If the SNP denies Labour an outright majority, then what? Photo: Getty
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The battle for Scotland will echo the referendum and may define the election – and beyond

Labour and the SNP have competing visions for Scotland and the UK – could they really find common ground in Westminster?

As you may have noticed, the general election campaign is already underway, with messages from political leaders popping up almost as soon as the fizz was gone from the New Year celebrations. Why? Well, staking an early claim for votes in a fiendishly unpredictable election is no bad thing.

Nowhere is this more so than in Scotland where the fallout from September's divisive referendum has seen the Scottish National Party surge in the polls. Though comprehensively rejected by the electorate over independence Nicola Sturgeon's merry band could yet become major players in a parliament they view as wholly alien.

Recent polls have predicted the nationalists – who now possess a membership list in excess of 100,000 – are set to return in excess of 50 MPs to Westminster. Stunning as that forecast may be it would be wise to bear in mind that the bookies still reckon Labour is (just about) best-placed to become the largest party in terms of seats across the UK.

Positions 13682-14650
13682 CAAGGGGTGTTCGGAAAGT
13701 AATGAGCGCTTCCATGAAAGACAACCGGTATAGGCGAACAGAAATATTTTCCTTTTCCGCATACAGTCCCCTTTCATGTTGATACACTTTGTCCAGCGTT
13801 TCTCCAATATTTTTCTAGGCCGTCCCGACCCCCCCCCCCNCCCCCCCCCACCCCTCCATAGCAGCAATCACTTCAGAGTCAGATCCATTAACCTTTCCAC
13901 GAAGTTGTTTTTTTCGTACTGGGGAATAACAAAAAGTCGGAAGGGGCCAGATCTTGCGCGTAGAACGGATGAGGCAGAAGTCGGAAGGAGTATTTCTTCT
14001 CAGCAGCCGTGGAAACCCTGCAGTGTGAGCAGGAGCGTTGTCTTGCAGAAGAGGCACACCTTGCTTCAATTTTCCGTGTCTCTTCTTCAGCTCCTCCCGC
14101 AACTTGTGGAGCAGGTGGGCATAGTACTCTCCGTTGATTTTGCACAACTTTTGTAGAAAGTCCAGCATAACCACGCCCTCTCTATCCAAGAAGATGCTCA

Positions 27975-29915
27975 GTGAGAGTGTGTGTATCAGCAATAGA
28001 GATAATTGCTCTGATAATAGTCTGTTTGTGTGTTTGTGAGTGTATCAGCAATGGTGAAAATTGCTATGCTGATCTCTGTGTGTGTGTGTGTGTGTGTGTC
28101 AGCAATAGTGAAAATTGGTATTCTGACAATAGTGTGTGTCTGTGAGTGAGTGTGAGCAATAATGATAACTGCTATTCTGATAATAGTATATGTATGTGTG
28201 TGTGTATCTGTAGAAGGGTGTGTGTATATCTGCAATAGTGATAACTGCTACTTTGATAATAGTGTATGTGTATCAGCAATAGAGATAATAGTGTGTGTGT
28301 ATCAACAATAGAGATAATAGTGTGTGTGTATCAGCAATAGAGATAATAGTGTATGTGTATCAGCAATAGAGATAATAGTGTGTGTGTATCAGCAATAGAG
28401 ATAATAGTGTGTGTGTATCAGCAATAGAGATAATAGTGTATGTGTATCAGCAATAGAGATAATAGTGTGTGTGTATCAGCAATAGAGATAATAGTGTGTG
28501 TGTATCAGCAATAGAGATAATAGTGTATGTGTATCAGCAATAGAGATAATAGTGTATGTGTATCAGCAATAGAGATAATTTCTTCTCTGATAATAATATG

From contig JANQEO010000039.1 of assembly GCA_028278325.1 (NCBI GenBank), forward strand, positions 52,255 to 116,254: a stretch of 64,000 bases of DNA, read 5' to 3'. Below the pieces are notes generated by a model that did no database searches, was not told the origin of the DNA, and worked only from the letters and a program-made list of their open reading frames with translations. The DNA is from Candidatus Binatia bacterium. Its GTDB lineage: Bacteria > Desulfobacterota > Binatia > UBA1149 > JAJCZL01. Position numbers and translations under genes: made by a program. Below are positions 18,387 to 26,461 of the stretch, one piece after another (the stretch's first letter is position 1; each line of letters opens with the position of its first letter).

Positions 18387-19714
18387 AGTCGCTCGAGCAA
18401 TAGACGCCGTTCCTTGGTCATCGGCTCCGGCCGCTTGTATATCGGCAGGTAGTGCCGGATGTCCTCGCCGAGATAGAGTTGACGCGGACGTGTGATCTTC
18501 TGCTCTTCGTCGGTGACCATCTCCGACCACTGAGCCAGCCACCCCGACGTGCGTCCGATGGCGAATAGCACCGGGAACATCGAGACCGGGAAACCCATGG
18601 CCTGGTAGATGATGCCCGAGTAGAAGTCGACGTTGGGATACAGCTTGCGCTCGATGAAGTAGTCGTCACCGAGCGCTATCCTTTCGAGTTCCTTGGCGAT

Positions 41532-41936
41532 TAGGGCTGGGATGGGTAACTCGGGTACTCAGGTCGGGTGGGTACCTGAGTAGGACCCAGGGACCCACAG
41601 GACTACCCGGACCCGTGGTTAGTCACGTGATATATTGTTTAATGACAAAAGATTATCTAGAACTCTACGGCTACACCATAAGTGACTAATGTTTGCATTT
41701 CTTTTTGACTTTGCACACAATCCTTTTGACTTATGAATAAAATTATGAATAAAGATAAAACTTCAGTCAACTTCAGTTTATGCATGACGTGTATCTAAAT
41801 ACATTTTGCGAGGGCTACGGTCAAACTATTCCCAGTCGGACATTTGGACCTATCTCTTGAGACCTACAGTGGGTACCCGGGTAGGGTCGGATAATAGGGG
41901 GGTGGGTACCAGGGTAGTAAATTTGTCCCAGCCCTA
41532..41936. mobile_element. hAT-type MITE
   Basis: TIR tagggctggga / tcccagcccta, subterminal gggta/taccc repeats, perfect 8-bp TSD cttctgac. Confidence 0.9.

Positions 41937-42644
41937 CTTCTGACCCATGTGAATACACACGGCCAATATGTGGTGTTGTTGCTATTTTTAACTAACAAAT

This suggests Ed Miliband has a better than evens chance of holding onto much of his Scottish powerbase where Labour currently have 40 seats and the nationalists just six. Still, should the SNP end up with even 20 MPs, comfortably beating their record of 11 members in 1974, they will be cock-a-hoop. That would be enough – possibly – to deny Labour an outright majority.

It will therefore be of some comfort to Ed Miliband that Sturgeon has categorically ruled out ever cutting a coalition deal with the Conservatives. Yet should the electoral arithmetic be tight Labour may still be required to dance with its own personal devil in power.